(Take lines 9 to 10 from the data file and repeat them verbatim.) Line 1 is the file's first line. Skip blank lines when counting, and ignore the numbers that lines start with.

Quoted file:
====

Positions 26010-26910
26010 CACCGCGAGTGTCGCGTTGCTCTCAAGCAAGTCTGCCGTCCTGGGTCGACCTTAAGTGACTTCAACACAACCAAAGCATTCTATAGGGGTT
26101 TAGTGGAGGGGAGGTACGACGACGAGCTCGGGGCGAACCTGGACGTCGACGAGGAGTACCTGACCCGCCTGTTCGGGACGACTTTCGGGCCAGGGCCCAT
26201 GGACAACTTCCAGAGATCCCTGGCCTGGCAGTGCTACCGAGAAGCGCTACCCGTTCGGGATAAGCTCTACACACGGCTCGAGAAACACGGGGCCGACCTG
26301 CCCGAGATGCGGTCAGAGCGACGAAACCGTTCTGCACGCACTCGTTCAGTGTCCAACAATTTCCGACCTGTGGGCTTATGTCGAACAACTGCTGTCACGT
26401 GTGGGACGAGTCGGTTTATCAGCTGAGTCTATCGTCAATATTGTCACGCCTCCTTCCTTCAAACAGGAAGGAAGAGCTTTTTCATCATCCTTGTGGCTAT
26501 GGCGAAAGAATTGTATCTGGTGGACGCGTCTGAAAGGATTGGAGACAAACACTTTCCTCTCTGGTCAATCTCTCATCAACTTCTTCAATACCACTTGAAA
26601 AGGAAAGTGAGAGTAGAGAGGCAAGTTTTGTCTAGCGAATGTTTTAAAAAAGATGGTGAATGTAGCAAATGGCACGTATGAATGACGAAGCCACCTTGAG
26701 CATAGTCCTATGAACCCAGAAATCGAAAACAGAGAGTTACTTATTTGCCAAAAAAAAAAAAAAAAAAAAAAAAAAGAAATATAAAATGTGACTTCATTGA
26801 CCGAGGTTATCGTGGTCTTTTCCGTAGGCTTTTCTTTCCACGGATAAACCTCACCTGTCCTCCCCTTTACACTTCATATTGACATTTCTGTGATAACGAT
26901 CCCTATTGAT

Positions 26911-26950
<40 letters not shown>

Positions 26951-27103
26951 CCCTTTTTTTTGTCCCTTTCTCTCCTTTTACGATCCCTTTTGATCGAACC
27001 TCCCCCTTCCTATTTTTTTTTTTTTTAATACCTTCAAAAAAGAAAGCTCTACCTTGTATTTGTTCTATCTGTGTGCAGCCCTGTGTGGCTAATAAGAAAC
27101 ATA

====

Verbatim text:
26701 CATAGTCCTATGAACCCAGAAATCGAAAACAGAGAGTTACTTATTTGCCAAAAAAAAAAAAAAAAAAAAAAAAAAGAAATATAAAATGTGACTTCATTGA
26801 CCGAGGTTATCGTGGTCTTTTCCGTAGGCTTTTCTTTCCACGGATAAACCTCACCTGTCCTCCCCTTTACACTTCATATTGACATTTCTGTGATAACGAT